Emily West Afanador, OFN Program Manager
Warm Spring tribal members have been preserving their heritage through audio recordings of songs, legends, oral histories, and Tribal Council meetings dating back to the 1950s. With the help of a grant from the Oregon Heritage Commission, Oregon Folklife Network staff Emily West Afanador and Sanna Parikka accompanied University of Oregon Librarian Nathan Georgitis on a trip to Warm Springs Culture Department to work together on making these recordings stable and accessible for future generations. Georgitis installed new digitization equipment and trained Warm Springs staff and volunteers, Valerie Switzler, Dallas Winishut, and Greg Arquette in best practices for sound preservation. Meanwhile, Afanador and Parikka documented the process with photos, video, and interviews. The OFN website will soon feature an online audio digitization training module to make this preservation process available to all Oregonians.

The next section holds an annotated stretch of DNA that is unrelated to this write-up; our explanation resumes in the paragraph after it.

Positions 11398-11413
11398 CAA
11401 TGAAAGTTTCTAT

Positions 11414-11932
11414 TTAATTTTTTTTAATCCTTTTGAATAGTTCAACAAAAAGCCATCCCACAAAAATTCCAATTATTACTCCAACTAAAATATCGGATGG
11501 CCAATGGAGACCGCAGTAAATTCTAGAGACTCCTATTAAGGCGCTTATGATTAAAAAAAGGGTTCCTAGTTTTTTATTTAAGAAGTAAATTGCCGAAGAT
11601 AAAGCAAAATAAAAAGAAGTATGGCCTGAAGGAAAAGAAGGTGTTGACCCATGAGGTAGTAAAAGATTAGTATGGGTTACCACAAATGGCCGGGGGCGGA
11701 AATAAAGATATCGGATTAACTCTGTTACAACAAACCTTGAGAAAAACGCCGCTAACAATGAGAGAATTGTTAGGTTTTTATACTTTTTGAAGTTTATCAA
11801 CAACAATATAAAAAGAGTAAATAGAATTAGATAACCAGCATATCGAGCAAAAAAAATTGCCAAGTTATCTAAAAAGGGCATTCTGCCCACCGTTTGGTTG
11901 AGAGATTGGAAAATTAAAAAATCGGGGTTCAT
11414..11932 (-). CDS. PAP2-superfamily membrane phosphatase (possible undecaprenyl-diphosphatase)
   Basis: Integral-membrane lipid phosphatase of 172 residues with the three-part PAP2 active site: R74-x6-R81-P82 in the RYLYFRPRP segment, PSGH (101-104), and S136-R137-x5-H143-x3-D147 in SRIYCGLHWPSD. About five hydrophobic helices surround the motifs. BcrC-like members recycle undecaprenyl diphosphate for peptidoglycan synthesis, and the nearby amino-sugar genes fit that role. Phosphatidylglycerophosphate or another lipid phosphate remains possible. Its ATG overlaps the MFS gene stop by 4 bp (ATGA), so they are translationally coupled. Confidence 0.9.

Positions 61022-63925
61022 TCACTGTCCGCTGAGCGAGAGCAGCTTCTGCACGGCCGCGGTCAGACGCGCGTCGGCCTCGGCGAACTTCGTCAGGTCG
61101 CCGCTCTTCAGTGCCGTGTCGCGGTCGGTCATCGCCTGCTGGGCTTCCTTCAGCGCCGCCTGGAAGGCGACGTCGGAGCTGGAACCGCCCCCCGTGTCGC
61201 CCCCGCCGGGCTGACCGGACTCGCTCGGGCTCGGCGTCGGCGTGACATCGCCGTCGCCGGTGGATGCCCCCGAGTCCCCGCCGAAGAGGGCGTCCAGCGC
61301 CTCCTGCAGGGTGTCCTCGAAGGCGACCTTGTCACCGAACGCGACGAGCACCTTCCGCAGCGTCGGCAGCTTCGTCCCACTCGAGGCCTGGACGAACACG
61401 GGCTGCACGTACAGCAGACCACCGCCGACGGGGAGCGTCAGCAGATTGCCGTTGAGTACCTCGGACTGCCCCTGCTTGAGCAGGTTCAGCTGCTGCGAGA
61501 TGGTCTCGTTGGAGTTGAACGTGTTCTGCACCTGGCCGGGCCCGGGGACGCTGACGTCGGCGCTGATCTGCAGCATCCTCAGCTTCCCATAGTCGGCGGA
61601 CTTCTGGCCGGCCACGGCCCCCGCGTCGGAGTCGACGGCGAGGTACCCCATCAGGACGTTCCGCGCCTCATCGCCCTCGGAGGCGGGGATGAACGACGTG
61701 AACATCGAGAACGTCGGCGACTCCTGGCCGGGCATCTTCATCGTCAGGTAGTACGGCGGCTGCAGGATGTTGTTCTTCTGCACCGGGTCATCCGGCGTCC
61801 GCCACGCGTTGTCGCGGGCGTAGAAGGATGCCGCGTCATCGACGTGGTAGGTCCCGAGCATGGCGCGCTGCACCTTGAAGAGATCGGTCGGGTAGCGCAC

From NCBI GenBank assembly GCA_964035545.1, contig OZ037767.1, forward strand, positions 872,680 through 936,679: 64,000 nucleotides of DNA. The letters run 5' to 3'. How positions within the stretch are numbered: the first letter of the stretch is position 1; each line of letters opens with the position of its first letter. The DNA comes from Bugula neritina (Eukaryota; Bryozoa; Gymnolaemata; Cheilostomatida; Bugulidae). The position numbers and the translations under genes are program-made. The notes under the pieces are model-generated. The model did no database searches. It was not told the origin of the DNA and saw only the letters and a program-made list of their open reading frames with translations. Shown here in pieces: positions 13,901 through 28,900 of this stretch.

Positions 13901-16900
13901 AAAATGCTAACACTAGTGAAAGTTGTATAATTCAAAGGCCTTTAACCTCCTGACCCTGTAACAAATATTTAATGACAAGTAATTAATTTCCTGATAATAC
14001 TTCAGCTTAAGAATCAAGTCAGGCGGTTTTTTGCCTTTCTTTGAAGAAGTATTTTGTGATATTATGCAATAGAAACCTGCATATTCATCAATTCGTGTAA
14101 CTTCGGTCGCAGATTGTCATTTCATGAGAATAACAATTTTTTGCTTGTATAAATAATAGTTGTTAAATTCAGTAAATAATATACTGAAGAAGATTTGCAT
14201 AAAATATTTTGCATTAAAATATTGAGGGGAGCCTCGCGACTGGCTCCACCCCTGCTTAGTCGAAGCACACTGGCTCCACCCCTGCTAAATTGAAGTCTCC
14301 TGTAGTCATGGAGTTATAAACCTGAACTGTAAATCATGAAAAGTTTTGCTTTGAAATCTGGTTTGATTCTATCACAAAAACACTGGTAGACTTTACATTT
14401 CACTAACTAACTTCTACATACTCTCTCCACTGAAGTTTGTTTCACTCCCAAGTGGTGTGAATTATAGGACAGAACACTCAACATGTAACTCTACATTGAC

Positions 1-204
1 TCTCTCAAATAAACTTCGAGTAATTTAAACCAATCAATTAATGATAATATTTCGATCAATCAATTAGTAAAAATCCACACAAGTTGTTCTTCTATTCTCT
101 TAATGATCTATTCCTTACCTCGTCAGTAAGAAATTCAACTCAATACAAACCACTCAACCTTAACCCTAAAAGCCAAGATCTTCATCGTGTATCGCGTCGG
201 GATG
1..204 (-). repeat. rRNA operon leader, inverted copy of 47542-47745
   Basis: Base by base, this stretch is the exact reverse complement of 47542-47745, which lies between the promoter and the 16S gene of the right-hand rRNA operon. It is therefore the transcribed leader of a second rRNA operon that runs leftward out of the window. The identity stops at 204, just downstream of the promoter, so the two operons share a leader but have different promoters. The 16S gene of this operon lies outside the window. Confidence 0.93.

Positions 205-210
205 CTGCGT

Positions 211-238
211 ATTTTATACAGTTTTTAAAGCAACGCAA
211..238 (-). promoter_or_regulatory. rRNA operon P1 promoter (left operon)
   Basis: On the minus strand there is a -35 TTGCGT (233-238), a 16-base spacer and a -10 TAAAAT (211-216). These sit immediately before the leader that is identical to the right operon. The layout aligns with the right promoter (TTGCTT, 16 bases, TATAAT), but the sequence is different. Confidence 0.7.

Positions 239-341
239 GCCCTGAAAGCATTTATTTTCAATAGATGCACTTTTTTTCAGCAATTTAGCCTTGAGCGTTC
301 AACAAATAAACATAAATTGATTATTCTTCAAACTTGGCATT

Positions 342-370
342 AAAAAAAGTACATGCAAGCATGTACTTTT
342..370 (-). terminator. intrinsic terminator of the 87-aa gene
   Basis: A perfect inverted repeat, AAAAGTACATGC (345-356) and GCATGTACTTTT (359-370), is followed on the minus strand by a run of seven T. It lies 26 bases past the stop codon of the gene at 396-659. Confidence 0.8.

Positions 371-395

It is a privilege to work with the Warm Springs Culture Department, where projects like this are just one of the many efforts to revitalize cultural knowledge and practices that were forbidden during the boarding school assimilation era just a generation or two ago. Arquette is eager for the knowledge he will gain by listening to tapes of elders; Winishut will build curriculum with the native language recordings for use in Warm Springs language immersion classrooms; and Switzler is confident that the voices of tradition-keepers on those recordings will serve as important cultural role models for today’s tribal youth.